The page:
Worsley was lured out of retirement by the Minnesota North Stars, and playing in tandem with Cesare Maniago, starred for parts of five more years, retiring at the age of 44 after the 1973–74 season. His best season with the North Stars was 1972, where he was second in the league in goals against average with 2.12 and was named to play in the National Hockey League All-Star Game.


He suffered many injuries during his career, including a back injury with Vancouver of the WHL which nearly ended his career, a knee problem in the 1956 playoffs that required surgery, a shot from Bobby Hull in 1961 that hit him in the forehead, a severed tendon in 1960, knee surgery in 1966, a pulled hamstring in 1963–64, and a pulled hamstring in 1972–73 that reduced his effectiveness and depressed him to the point where he temporarily retired from hockey. The blast to the forehead from Bobby Hull landed him, unconscious, in Montreal's Royal Victoria Hospital. Upon awakening, he was asked how he was feeling and replied, "Good thing the puck hit me flat!" [ [] Worsley at Legends of Hockey.]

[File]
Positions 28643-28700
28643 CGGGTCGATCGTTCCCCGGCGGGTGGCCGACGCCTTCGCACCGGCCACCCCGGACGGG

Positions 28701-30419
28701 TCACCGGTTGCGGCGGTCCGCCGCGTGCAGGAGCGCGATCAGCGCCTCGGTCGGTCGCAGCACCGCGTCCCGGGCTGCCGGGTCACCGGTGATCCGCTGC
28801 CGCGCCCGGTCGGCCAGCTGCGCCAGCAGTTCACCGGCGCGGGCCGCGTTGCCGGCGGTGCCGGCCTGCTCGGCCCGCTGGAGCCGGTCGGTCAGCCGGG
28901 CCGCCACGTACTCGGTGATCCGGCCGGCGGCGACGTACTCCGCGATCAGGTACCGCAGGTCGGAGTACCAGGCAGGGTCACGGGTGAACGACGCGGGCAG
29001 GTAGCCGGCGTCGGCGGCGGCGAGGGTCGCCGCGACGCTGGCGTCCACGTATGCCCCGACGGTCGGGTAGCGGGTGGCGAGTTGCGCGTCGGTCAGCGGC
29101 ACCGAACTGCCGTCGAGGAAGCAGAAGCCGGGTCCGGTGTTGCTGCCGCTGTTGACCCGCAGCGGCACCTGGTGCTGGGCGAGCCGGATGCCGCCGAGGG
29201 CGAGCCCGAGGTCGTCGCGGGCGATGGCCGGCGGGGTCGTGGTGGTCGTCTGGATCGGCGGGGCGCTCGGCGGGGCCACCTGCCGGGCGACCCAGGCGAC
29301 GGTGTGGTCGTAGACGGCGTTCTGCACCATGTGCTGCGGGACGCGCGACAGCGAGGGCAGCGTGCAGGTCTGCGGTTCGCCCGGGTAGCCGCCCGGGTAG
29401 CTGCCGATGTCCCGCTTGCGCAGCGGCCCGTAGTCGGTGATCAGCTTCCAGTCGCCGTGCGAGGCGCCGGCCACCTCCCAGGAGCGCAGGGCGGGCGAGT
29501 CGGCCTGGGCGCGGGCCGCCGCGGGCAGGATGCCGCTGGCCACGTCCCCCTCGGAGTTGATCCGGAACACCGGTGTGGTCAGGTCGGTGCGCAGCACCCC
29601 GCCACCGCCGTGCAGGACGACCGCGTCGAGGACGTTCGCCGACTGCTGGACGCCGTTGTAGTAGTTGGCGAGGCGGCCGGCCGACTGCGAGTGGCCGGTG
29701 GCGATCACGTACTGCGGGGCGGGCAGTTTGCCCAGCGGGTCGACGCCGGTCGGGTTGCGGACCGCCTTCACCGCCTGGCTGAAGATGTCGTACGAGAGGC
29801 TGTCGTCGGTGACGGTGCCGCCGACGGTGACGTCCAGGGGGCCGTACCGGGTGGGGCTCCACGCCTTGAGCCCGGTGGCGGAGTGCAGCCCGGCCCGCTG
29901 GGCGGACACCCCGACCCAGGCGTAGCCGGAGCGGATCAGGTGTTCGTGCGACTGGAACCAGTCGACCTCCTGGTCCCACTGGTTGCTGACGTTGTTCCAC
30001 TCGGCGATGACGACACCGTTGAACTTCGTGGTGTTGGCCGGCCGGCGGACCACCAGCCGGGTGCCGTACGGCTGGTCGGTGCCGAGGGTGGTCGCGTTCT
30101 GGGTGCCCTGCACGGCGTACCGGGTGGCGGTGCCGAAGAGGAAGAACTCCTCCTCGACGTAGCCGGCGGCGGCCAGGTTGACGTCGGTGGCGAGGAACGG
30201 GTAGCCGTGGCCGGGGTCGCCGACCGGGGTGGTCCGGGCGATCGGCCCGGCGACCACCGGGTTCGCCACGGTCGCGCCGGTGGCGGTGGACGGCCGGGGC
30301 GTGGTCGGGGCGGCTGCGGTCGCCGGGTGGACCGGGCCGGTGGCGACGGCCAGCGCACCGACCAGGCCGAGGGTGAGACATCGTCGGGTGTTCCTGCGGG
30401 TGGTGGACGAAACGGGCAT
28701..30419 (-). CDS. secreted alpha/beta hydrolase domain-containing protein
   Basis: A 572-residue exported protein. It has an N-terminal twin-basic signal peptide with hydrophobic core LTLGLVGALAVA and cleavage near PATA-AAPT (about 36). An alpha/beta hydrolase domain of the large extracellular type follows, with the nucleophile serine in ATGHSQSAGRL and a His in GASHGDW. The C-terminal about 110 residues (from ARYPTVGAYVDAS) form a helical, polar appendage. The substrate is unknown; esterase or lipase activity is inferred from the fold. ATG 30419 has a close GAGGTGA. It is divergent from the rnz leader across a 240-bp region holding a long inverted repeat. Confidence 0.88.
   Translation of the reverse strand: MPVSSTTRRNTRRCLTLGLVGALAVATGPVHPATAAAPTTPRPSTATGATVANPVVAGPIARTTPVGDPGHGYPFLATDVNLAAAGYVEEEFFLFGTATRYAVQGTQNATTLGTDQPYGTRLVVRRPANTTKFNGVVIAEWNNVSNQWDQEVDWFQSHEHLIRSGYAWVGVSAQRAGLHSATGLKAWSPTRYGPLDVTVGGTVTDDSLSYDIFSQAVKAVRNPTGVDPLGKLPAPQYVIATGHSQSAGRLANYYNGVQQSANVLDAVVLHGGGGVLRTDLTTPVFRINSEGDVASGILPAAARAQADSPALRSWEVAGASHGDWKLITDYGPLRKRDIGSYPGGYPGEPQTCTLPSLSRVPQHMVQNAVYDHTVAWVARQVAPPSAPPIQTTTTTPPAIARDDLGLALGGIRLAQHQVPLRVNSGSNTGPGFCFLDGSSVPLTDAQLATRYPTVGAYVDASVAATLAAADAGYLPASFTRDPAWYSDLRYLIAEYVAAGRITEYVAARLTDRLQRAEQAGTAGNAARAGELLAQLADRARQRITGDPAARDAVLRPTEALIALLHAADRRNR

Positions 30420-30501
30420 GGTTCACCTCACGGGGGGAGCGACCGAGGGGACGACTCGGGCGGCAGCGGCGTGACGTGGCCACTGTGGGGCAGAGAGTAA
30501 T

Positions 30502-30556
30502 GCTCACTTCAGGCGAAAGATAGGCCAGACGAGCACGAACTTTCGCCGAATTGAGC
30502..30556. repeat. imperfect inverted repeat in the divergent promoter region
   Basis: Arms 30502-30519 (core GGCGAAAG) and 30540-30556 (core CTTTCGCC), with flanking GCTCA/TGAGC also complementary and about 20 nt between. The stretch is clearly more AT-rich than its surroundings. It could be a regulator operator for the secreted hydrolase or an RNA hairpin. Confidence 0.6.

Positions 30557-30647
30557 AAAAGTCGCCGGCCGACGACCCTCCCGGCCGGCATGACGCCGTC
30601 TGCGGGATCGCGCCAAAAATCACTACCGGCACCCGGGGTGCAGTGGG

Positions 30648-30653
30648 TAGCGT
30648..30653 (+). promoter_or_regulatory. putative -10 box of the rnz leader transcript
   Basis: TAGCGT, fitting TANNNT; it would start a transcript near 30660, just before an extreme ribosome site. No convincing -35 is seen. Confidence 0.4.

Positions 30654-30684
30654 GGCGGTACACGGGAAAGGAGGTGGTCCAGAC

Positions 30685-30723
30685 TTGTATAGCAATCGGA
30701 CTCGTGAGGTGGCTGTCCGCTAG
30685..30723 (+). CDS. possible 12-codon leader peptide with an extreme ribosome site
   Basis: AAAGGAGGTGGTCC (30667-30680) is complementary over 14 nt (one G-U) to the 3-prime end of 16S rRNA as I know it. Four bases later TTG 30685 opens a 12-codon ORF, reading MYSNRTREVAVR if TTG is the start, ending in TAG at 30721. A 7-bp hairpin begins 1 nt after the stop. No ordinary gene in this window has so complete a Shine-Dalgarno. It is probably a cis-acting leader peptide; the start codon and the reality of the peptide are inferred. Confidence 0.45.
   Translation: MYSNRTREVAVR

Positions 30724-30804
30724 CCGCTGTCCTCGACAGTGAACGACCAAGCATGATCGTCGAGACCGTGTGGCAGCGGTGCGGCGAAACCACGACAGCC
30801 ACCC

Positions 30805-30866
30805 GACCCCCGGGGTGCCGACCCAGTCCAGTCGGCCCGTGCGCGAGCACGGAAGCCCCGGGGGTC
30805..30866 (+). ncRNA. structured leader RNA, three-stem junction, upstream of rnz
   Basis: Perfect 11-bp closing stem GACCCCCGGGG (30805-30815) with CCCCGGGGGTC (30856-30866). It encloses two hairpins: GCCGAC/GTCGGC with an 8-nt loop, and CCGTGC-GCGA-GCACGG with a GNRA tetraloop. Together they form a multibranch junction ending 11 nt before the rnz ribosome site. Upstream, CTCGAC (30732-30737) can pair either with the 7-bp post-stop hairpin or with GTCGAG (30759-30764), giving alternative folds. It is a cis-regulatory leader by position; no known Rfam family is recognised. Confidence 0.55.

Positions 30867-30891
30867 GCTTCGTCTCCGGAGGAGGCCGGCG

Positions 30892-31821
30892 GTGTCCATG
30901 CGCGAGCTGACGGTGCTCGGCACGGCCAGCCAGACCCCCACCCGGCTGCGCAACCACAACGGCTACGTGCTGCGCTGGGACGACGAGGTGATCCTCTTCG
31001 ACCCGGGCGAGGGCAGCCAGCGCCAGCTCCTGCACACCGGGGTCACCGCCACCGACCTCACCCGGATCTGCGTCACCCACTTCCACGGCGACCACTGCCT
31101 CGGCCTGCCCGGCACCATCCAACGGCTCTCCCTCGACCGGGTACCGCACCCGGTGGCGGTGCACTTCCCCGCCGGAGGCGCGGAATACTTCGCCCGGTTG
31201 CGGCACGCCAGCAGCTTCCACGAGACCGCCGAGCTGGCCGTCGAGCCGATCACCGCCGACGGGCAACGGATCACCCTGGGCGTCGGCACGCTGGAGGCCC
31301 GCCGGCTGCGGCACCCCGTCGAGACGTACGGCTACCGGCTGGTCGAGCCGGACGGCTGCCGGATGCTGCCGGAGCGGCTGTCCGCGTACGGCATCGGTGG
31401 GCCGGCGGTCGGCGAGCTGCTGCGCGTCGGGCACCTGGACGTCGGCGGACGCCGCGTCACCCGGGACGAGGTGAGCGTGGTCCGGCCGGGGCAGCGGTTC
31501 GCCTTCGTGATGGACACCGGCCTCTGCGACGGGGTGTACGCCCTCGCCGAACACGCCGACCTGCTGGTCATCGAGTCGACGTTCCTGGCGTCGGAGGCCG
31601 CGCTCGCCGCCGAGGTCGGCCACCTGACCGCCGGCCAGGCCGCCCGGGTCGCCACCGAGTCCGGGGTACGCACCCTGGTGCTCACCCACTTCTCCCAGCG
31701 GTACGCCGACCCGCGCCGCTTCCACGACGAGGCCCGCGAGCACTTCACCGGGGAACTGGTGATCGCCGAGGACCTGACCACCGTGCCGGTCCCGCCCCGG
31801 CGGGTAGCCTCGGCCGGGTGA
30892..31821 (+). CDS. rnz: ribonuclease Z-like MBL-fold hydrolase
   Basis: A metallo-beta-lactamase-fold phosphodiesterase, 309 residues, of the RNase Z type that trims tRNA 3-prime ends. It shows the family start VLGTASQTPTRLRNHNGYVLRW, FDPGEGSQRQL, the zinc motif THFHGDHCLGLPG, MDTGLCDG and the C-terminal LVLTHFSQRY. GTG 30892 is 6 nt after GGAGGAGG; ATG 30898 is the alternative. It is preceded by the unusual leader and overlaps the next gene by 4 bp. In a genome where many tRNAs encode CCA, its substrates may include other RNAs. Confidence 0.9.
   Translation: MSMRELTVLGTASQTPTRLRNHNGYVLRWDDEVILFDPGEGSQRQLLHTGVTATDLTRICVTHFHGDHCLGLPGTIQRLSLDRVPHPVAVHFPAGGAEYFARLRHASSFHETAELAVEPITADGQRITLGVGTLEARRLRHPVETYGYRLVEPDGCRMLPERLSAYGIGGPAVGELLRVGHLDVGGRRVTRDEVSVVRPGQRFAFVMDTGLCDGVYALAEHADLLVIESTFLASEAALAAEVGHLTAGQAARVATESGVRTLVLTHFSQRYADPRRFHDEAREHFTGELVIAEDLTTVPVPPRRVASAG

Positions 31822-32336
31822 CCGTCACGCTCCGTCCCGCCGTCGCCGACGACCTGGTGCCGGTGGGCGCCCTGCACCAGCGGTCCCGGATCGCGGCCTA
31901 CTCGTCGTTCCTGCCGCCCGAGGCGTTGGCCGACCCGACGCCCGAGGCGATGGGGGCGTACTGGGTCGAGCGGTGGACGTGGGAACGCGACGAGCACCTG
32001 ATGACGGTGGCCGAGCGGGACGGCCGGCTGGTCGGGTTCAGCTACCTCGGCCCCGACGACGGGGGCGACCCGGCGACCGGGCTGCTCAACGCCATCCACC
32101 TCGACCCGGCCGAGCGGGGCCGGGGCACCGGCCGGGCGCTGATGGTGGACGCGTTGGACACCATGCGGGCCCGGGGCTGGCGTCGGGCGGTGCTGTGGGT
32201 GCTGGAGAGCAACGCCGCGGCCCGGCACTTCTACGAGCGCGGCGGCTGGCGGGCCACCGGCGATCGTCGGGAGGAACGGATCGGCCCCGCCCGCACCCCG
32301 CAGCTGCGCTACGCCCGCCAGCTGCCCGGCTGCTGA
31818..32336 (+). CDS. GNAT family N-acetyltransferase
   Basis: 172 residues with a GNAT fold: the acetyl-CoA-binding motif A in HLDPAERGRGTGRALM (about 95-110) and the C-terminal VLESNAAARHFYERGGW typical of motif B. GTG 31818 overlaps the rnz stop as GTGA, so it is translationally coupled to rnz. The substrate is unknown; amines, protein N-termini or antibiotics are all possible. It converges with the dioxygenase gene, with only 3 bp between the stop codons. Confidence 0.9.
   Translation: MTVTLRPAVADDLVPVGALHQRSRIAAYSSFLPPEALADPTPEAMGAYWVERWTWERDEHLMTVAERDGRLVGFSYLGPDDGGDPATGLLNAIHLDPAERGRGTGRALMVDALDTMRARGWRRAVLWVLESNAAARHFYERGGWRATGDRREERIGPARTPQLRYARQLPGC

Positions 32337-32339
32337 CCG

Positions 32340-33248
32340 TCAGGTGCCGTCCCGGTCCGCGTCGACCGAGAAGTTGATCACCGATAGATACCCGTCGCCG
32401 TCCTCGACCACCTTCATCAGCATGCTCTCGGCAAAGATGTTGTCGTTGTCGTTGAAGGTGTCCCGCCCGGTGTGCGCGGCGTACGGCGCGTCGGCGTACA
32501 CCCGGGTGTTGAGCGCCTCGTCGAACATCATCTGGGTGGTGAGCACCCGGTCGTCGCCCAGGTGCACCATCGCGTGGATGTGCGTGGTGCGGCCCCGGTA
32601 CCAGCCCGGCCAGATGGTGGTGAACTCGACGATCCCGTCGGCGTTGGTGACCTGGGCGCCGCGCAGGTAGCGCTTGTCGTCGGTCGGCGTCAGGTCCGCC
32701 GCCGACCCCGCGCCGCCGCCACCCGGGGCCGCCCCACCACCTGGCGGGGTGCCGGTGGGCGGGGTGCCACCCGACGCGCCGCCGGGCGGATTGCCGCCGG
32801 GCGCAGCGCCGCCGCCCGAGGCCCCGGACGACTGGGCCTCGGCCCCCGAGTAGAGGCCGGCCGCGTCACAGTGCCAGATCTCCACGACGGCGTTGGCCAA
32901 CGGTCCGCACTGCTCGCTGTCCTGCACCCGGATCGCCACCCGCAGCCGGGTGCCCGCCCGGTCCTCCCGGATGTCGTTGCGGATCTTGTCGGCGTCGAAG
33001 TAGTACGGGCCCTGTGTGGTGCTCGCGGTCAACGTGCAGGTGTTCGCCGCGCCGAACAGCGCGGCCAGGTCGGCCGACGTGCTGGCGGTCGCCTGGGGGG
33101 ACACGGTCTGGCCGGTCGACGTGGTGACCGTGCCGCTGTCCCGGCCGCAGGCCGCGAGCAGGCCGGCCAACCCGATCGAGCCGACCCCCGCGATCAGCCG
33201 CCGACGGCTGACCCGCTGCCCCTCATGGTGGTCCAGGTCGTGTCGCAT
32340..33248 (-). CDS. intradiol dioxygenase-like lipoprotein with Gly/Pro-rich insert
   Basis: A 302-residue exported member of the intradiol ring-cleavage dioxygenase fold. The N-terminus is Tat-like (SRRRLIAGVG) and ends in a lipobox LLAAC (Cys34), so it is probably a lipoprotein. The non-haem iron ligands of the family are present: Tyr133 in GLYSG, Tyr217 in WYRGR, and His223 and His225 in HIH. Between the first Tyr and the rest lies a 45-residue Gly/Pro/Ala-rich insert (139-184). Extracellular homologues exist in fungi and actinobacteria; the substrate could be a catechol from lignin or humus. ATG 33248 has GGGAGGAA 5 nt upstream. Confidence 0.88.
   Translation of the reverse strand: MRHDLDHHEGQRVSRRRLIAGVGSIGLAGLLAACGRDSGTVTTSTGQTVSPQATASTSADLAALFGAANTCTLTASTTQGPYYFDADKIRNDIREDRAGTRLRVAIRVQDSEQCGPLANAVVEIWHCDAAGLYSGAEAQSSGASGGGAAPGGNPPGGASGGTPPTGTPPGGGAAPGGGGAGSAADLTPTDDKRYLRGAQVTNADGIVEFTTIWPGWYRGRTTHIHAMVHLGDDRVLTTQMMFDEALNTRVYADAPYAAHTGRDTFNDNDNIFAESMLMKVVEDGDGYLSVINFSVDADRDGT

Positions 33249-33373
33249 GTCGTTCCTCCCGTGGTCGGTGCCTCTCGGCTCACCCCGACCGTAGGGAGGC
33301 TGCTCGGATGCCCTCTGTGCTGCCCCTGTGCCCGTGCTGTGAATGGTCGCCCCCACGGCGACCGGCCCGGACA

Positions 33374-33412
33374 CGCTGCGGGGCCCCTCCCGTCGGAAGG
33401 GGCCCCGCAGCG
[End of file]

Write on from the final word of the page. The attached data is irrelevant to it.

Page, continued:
At the time of his retirement, Worsley had played more games than any goalie except for Terry Sawchuk and Glenn Hall. He retired with a record of 335 wins, 352 losses and 150 ties, with 43 shutouts, and a goals against average of 2.91.

Gump was known for his wry sense of humour and various eccentricities. Early in his career with the Rangers, when he was regularly facing 40–50 shots a night, he was asked; "Which team gives you the most trouble?" His reply - "The New York Rangers."

Accused by Rangers' coach Phil Watson of having a beer belly, he replied; "He should know better than that. He knows I only drink scotch".

He was also vehemently opposed to wearing a mask. He was in fact the second-to-last goaltender to play without a mask, wearing one only in the last six games of his career. Asked about why he chose to go without he told reporters; "My face is my mask."

He was also well known for his fear of flying in airplanes due to one flight in his semi-pro career that was nearly his last. The New York Rovers were flying in a plane to play a game on the road when an engine caught fire and had to make an emergency landing in Milwaukee. As a result, he suffered terribly whenever he had to fly. He was quoted to say; "It's the one time I don't talk. I'm too scared to say anything".